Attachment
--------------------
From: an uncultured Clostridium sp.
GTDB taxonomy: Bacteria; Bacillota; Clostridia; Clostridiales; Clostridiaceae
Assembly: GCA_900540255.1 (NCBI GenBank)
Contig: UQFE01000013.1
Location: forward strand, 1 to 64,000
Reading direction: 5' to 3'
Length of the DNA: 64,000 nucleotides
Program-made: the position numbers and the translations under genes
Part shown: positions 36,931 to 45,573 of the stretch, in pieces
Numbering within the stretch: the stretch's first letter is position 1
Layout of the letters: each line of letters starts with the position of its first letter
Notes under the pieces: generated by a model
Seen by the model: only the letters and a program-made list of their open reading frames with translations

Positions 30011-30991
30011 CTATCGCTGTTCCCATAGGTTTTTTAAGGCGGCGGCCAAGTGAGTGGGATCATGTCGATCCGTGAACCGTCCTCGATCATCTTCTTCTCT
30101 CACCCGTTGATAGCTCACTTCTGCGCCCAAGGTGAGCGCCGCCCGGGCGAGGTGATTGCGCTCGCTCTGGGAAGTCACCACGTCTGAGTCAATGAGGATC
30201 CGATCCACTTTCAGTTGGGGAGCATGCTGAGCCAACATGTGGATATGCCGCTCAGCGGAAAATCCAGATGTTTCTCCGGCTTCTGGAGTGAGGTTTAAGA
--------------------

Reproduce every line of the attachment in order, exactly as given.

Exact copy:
From: an uncultured Clostridium sp.
GTDB taxonomy: Bacteria; Bacillota; Clostridia; Clostridiales; Clostridiaceae
Assembly: GCA_900540255.1 (NCBI GenBank)
Contig: UQFE01000013.1
Location: forward strand, 1 to 64,000
Reading direction: 5' to 3'
Length of the DNA: 64,000 nucleotides
Program-made: the position numbers and the translations under genes
Part shown: positions 36,931 to 45,573 of the stretch, in pieces
Numbering within the stretch: the stretch's first letter is position 1
Layout of the letters: each line of letters starts with the position of its first letter
Notes under the pieces: generated by a model
Seen by the model: only the letters and a program-made list of their open reading frames with translations

Positions 30011-30991
30011 CTATCGCTGTTCCCATAGGTTTTTTAAGGCGGCGGCCAAGTGAGTGGGATCATGTCGATCCGTGAACCGTCCTCGATCATCTTCTTCTCT
30101 CACCCGTTGATAGCTCACTTCTGCGCCCAAGGTGAGCGCCGCCCGGGCGAGGTGATTGCGCTCGCTCTGGGAAGTCACCACGTCTGAGTCAATGAGGATC
30201 CGATCCACTTTCAGTTGGGGAGCATGCTGAGCCAACATGTGGATATGCCGCTCAGCGGAAAATCCAGATGTTTCTCCGGCTTCTGGAGTGAGGTTTAAGA